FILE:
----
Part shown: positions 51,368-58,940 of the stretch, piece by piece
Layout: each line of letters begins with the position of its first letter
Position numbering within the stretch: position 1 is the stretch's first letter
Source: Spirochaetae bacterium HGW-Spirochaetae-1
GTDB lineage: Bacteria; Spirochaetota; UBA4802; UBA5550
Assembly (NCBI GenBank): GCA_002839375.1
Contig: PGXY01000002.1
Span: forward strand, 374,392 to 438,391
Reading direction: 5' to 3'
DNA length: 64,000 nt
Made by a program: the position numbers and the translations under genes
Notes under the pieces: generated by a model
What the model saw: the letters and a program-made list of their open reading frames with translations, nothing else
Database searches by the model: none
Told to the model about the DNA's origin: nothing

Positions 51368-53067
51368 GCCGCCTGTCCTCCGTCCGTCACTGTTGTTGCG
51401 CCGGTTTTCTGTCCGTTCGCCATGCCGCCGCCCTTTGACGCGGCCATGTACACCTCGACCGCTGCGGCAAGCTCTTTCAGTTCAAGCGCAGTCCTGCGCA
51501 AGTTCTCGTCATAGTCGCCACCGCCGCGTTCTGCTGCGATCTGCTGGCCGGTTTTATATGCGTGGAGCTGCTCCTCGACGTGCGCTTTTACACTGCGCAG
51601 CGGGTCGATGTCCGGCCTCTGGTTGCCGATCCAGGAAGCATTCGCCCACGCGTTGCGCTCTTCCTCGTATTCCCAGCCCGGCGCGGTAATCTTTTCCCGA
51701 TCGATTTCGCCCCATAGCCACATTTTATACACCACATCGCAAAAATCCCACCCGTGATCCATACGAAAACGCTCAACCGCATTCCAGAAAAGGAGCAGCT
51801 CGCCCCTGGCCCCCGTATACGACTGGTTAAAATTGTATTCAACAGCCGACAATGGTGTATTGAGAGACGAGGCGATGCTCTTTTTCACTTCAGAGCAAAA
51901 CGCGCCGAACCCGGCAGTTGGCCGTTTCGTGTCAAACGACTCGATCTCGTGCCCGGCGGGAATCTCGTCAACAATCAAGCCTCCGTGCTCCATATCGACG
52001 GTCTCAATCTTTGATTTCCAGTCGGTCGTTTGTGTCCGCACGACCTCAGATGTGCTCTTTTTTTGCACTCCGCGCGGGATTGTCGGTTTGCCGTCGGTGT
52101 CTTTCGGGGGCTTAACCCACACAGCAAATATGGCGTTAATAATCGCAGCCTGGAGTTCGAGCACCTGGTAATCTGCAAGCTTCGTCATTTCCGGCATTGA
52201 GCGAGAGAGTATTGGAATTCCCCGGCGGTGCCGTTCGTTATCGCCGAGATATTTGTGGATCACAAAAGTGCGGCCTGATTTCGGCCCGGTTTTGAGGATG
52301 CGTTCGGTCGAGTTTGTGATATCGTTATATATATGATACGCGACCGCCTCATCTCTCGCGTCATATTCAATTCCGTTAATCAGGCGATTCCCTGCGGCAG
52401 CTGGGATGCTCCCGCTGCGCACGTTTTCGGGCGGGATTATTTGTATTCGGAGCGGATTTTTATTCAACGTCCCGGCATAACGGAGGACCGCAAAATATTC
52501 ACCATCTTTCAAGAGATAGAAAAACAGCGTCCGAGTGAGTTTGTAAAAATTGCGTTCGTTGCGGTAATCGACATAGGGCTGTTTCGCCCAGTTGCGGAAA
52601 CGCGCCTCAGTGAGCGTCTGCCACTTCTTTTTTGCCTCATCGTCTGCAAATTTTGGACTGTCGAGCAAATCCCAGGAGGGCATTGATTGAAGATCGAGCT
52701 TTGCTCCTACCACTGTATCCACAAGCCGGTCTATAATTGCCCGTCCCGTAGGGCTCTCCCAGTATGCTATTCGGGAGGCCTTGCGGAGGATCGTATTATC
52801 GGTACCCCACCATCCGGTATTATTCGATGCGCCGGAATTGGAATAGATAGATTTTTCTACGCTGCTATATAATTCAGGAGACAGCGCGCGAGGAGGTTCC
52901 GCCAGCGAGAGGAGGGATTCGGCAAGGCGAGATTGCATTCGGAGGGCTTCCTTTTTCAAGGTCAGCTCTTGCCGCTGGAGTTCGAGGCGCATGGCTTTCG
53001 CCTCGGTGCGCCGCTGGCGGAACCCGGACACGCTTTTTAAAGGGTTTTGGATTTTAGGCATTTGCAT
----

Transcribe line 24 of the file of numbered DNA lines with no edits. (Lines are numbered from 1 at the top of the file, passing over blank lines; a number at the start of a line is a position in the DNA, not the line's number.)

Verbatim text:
52001 GTCTCAATCTTTGATTTCCAGTCGGTCGTTTGTGTCCGCACGACCTCAGATGTGCTCTTTTTTTGCACTCCGCGCGGGATTGTCGGTTTGCCGTCGGTGT